I just got back from a ten week journey through India. It started out as a two week sightseeing trip with the family, but my mother country had different plans for me.
It was day two, and we had just gotten back from viewing the sights of Delhi – an ancient fort, a modern bazaar, a few beautiful temples. We were all exhausted, so we went straight to bed.
But a few hours later, I woke for a midnight dalliance. I was driven by a compulsion.
I just had to go to the freaking bathroom.
It was a romance that grew only stronger with time – what was supposed to be just a once-off encounter became an unbreakable habit. It started with food poisoning, but turned into something more – cough, cold, sore throat, and finally, fever.
In between I also managed to visit the Taj Mahal, ride an elephant, and a bunch of other fun touristy stuff. Which was all nice, but not the reason I decided to say back an extra two months.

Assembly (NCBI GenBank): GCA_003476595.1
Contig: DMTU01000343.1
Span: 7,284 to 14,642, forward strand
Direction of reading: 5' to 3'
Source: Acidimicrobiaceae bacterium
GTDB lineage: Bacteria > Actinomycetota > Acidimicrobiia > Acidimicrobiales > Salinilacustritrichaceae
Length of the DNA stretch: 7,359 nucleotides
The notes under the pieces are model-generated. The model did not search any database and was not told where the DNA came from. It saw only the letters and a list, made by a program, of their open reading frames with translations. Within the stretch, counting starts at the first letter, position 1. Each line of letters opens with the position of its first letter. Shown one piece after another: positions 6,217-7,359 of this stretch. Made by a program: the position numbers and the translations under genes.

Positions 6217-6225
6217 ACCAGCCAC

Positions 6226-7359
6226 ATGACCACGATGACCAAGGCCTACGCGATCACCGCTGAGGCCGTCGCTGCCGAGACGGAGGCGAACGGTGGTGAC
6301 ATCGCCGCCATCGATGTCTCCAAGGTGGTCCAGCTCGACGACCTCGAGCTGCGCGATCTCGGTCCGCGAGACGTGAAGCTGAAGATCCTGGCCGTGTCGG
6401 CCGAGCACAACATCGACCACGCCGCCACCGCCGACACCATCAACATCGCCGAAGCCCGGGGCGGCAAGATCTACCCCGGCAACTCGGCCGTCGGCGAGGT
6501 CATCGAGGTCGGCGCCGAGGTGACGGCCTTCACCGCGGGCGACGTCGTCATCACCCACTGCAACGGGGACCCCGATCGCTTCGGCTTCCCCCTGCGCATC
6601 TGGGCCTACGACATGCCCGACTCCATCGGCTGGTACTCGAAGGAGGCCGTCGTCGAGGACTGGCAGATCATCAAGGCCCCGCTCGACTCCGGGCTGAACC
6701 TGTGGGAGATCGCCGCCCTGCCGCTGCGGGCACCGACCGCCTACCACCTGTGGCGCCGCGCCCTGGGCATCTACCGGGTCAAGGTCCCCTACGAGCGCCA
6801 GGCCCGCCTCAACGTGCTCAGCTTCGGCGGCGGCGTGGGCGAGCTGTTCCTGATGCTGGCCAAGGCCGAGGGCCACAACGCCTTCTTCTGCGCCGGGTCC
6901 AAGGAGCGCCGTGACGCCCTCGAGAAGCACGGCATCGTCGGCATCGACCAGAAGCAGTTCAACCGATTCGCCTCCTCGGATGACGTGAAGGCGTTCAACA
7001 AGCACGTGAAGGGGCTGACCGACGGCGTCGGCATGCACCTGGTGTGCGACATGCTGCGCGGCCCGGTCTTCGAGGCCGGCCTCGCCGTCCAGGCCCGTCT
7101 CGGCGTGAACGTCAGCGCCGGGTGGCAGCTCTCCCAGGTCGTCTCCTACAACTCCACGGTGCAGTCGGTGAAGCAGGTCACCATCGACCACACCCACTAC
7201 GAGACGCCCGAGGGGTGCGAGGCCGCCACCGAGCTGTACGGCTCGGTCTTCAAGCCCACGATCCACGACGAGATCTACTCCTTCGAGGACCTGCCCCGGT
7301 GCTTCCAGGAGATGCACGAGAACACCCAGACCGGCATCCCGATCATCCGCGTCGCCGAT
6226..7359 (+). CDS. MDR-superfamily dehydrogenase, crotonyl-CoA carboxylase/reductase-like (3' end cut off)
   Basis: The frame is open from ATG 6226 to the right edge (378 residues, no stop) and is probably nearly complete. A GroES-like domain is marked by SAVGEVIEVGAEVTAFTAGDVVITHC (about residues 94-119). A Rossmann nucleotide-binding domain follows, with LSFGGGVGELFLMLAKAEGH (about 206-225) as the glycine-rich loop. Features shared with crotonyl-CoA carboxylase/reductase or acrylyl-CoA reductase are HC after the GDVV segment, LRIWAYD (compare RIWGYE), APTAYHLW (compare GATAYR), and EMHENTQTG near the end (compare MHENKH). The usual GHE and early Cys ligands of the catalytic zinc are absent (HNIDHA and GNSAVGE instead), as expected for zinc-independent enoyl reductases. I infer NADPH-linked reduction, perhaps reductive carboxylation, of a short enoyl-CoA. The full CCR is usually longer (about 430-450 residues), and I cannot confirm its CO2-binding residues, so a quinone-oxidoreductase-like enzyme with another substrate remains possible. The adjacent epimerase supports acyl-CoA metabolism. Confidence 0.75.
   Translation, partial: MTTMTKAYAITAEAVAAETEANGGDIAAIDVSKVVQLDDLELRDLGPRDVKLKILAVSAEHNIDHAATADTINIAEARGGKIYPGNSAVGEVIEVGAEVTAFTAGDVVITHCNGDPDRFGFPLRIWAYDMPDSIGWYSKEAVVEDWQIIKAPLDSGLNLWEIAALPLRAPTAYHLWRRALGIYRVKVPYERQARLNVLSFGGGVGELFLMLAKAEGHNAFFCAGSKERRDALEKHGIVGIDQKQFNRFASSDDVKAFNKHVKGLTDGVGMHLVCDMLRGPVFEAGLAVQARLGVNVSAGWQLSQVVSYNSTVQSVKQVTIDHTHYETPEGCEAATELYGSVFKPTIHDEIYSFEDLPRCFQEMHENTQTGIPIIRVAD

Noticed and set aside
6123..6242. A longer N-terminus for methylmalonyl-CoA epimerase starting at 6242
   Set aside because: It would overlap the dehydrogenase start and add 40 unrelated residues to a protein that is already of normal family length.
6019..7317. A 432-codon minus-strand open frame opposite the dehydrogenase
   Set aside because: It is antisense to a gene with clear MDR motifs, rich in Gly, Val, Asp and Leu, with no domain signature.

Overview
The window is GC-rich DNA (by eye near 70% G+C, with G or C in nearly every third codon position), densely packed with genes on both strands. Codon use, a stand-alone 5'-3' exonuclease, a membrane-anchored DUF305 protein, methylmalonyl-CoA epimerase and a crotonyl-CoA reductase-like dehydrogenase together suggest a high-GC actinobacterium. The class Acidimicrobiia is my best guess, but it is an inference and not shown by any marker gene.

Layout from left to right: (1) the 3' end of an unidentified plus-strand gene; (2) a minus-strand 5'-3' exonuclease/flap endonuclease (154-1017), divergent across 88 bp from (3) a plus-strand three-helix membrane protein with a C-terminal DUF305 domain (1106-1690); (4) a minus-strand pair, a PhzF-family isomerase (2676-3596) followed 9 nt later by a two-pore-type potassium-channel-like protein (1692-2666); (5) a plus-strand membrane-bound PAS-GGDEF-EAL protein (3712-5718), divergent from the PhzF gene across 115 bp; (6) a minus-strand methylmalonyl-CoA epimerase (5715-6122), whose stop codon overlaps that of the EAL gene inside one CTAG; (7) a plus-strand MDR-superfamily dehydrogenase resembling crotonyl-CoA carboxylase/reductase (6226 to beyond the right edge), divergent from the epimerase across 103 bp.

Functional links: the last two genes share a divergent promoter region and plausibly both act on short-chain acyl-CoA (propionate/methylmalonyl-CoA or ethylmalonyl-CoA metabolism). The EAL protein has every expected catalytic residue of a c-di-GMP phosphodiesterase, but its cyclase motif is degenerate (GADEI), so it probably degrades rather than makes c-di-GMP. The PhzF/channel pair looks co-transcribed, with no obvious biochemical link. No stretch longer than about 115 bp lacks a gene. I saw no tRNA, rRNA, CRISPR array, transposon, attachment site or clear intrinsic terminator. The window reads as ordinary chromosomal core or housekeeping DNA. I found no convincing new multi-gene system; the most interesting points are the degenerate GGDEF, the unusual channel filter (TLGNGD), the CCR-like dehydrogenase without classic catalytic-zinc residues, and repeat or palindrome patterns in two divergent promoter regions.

No, it wasn’t because I was trying to lose weight, although food poisoning can do wonders for the waistline. It was because I had encountered a philosophy of life which bewildered me, and because I’d spent half of my time sightseeing and the other half sick, I’d had little time left over for the real cultural experience – mingling with the locals.
It was my first trip to India since I was a baby – my parents left in their twenties, and for 22 years didn’t go back. Now as an adult, I understand why my parents kept me away for so long, and why they tried to convince me not to extend my trip – just like I try to escape the materialism of my culture, my parents tried to escape the ‘laziness’ of theirs.
But I had been intrigued, so I stayed an extra two months.